Policy planning group?
In the summer of 2017, with a lot of fanfare Congress party announced what it called the ‘Policy-planning group” to access the situation in the Valley. What was important about this panel was that it was headed by former Prime Minister Dr. Manmohan Singh.
Congress, which had been very critical of the Centre as well as the then PDP-BJP coalition government in J&K over its handling of the situation in Kashmir, claimed that it was concerned over the “disturbed” situation in the Valley. So, it was said that (then) Congress president Sonia Gandhi had put together this new group which had, besides Dr. Singh, also former Home Minister P. Chidambaram and CWC members Karan Singh and Ghulam Nabi Azad, J-K Congress in-charge Ambika Soni, state Congress chief Ghulam Ahmed Mir, CLP leader in state Rigzin Zora, former MP Tariq Hameed Karra and party vice-president Shyam Lal Sharma as members.
At that time Congress said that the group will study and “assess the ground situation and make initiatives for restoring normalcy to the state”.
In the face of it, there was nothing wrong in the move. But the people of Kashmir were certainly not enthused or amused. Reason being that there has always existed a huge trust-deficit between Srinagar and New Delhi. People here are always skeptic about any initiatives originating from New Delhi – which almost certainly end up producing nothing worthwhile for the people! And unfortunately, the Congress party also desperately lacked (and still lacks) a template which could invest the so-called ‘policy-planning group’ with some seriousness and sincerity of purpose.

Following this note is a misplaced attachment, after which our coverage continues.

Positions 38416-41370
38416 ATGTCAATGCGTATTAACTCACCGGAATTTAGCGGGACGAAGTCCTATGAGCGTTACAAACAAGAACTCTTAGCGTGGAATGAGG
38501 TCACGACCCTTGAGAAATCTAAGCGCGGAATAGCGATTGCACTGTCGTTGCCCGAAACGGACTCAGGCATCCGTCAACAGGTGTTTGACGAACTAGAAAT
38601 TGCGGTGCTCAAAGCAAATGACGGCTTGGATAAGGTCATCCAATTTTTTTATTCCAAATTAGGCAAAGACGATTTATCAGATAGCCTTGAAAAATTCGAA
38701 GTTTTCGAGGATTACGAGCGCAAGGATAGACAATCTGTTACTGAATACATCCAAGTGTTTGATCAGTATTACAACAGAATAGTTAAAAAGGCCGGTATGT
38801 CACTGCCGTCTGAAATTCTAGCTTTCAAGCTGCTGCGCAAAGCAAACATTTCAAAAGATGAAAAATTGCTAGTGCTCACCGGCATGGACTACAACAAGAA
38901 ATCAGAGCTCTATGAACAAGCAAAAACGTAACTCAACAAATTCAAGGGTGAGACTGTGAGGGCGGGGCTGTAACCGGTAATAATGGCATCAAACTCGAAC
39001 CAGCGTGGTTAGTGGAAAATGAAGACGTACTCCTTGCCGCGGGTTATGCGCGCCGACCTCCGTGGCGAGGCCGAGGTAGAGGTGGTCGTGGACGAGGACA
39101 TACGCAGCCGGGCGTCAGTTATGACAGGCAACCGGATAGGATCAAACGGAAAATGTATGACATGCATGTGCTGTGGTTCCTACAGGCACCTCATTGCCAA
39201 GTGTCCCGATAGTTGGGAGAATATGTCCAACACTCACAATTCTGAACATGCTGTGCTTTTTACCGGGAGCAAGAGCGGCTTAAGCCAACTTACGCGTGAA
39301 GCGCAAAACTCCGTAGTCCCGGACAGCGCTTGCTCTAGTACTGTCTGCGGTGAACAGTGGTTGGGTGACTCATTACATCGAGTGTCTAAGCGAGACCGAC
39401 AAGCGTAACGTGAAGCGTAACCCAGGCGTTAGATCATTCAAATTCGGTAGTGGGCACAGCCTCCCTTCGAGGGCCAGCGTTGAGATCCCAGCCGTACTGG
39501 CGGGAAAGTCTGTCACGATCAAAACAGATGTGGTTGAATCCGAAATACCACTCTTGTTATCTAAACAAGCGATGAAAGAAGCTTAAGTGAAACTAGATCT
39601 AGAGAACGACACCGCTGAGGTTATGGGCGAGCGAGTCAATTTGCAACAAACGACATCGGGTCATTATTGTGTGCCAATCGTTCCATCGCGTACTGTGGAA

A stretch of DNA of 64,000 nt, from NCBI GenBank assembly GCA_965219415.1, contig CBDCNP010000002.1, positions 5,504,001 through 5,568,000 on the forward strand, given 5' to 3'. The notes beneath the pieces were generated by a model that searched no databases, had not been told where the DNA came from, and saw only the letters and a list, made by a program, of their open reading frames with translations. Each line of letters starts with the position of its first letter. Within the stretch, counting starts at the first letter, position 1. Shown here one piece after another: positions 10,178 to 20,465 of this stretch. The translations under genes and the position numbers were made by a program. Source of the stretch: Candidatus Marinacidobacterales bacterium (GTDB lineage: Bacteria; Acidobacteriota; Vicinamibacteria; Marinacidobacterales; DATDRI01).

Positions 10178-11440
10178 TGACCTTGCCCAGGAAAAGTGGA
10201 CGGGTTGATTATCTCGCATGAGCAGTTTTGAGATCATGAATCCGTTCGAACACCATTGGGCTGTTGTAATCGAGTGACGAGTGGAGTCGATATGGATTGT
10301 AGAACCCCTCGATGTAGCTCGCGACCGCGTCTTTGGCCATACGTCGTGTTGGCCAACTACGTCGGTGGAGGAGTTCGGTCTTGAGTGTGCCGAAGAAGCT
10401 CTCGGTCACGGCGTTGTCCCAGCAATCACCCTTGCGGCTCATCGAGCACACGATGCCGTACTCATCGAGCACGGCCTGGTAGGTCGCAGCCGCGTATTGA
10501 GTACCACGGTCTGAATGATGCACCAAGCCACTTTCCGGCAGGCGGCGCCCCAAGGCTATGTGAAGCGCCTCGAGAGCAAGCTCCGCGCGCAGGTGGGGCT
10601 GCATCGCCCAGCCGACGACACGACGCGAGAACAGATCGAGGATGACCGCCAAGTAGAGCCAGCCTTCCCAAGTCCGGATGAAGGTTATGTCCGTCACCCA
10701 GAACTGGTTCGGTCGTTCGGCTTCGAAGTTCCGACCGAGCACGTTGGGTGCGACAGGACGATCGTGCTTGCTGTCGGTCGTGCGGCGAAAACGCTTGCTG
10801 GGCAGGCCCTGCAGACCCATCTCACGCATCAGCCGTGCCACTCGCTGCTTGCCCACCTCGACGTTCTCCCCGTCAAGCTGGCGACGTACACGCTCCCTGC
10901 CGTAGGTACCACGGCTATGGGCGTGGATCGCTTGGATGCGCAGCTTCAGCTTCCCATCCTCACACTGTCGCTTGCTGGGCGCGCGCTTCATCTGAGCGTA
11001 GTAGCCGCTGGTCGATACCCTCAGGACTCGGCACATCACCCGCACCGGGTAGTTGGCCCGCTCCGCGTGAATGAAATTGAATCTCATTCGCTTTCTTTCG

That this panel was headed by Dr. Manmohan Singh made it look very attractive and this indeed was its USP. Still nobody was sure if that alone could do the trick. And today the skeptics have been proven right. It has been nearly four years and nobody has heard anything about that ‘policy-planning group’ since. Nor has anybody been told a thing about that group ever having met, leave aside it having studied the situation in the Valley and suggesting any policy initiatives.
This grand old party of Indian politics has a huge burden of unfulfilled commitments and wasted opportunities on Kashmir. As Prime Minister, when he actually had the stature and the power to do something for the Valley, Manmohan Singh squarely squandered every single opportunity that was there for taking. He is the one who, as Prime Minister had announced so many initiatives for Kashmir – be it the PM’s working groups constituted to assess situation and suggest measures for bringing peace to the Valley after much-hyped roundtable conferences that were held prior to that, or for that matter the group of interlocutors that was set up in the immediate aftermath of the 2010 summer unrest. But absolutely nothing was done to implement the suggestions that were put forth both by the working groups and the interlocutors. And mind it all these recommendations were virtually consigned to dust-bins at a time when Singh himself was the Prime Minister.
Similarly, former P. Chidambaram, who has of late been very vocal on Kashmir, did nothing when he headed the Home Ministry. Ghulam Nabi Azad was the J&K chief minister during the 2008 unrest triggered by the Amarnath land row, and that G A Mir, Ambika Soni, Rigzin Jora and other members of the panel too have all along enjoyed enough power to make some difference to Kashmir, but none of them have done a thing!
So it was problematic for the ordinary Kashmiris to believe that all these people, who couldn’t do much for Kashmir when they were in power and could actually have done a lot, would be able to do much beyond the regular run-of-the-mill kind of politics. But time has proven the skeptics right. Congress’ initiative has been another cruel joke on Kashmir. It couldn’t and it hasn’t moved beyond rhetoric. It will be interesting to know if the Congress bosses in New Delhi or its state-level functionaries here have any information on that initiative!